This week there is a cold bite in the air in Vancouver, and not only because of another half-cocked executive order out of the Trump White House. An arctic front has pushed its way back over the city with some meteorologists predicting snow flurries. It is the kind of déjà vu that should cause dread at city hall, given our nasty experience so far this winter.
Many of us might have missed the recent memo to council released by city staff assessing the city’s snow response. You might be interested in their verdict on how things went.
Apparently, just fine.
Yes, you heard that right. The City of Vancouver did a fantastic job in response to the snow and icy conditions that hobbled many neighbourhoods for weeks on end.
The memo, titled “Snow Fight 2016/17” (scanned for some reason not clear to me, which makes the document harder to find through online searches), explains that the city takes snow removal “seriously” and has a “comprehensive” snow response plan in place.
But seriously, folks, is it your impression that the city took the fight to Jack Frost over the holiday period?
The memo says that the city’s fleet has “more than 40 trucks.” A tweet from the mayor’s office during the big dump on New Year’s Eve said just 20 salter/plows were mobilized – or, under half the fleet.
“Engineering staff continually monitor weather forecasts to ensure an appropriate response,” claims the memo. Twenty years ago this might have been quite an undertaking. Today, I have three apps alone on my smartphone that give me radar reports in real time, hourly temperature patterns and precipitation forecasts.
Many of us knew in advance that snow was coming when it did, so how come the city did not?
The staff memo goes on at some length on the subject of salt. “At no time did the city run out of sand and salt supply,” they write.
The Coquitlam mayor tweeted a photo of himself guarding his city’s salt pile against Vancouver taking it away. It was a light moment, but there is little doubt Vancouver was scrambling to replace depleted salt supplies.
We also heard wild stories about people stealing sand from Vancouver beaches, or bags of salt selling for $80 on Craigslist. Who can forget, however, the rage at fire stations where piles of free salt were dumped and quickly snatched by residents? The memo describes those moments as merely “chaotic behaviour from a small number of residents.”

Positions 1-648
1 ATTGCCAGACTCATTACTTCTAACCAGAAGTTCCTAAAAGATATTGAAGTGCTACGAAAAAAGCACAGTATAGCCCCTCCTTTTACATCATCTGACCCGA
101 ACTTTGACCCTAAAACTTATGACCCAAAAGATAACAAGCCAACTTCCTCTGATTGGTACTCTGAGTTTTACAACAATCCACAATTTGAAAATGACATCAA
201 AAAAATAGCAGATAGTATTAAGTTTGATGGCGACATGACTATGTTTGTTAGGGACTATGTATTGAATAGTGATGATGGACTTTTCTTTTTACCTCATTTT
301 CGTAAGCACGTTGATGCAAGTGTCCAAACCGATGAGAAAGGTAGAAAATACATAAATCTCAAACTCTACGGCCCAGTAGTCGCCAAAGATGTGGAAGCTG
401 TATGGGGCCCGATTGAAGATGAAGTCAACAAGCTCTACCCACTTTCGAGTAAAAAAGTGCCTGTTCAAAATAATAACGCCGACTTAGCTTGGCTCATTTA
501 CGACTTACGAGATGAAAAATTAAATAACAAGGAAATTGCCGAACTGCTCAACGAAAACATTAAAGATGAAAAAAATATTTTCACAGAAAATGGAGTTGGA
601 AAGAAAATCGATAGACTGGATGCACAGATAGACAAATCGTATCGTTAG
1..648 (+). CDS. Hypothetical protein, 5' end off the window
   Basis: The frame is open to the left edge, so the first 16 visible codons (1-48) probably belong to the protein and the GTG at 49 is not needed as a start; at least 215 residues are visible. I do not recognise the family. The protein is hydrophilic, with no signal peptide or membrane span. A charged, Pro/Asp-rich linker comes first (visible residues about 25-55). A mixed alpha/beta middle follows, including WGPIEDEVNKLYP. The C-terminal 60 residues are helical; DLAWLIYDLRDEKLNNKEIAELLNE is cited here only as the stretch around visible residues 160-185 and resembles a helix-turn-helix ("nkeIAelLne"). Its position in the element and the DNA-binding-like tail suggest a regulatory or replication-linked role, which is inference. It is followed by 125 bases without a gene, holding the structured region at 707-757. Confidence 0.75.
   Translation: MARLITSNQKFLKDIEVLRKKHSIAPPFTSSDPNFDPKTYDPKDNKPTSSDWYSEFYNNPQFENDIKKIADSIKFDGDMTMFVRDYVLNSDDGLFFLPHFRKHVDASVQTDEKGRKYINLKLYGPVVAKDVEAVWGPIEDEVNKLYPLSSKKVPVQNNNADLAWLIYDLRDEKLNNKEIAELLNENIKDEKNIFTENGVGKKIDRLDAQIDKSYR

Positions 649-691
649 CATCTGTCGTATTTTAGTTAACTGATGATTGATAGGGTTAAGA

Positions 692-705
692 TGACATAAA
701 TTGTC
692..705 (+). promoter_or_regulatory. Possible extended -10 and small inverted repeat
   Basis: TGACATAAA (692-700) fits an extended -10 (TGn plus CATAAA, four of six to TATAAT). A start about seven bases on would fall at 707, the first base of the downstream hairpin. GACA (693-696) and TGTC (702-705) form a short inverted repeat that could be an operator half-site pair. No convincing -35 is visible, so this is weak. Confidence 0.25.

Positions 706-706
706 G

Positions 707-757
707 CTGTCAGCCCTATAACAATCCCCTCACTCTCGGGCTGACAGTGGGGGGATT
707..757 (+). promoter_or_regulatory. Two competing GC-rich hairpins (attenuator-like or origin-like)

In other words, “move along, nothing to see here.”
When it came to missed waste and recycling pickups across the city, the memo downplays the impact, claiming “just under two per cent” had no pickup for a month, and up to 12,000 households had one missed pickup.
Though the memo resists pointing a finger of blame at MMBC, the contracted services company responsible for the lack of recycling pickup during the cold snap, Coun. Andrea Reimer blamed the provincial government through her Twitter account for privatizing collection. In reality, the city had a choice on whether or not to privatize collection.
The city deserves some credit for communicating weather warnings more often, says the memo. Puzzlingly, none of Vision’s councillors on Twitter — Deal, Reimer and Louie — saw fit to also communicate information that could have helped the public during the snow crisis. Reimer retweeted the City of Vancouver once in December, but otherwise from their perspective it was as though the snow and ice had no impact on citizens.
The memo, signed by general manager of engineering services Jerry Dobrovolny, lauds staff’s “extraordinary effort” and the fact they followed directives put in place after the 2008 and 2012 snow response failures. The “improvement” identified apparently from this whole mess — the city bought additional salt spreaders.
If this were a private company, what is the likelihood you could shrug off the disastrous snow response as the city has? Just like with past major snow events, or even the Stanley Cup Riot, no one at city hall is being held accountable, politically or otherwise.
This, perhaps, is the greatest failure of all.
– published originally at Vancouver Courier newspaper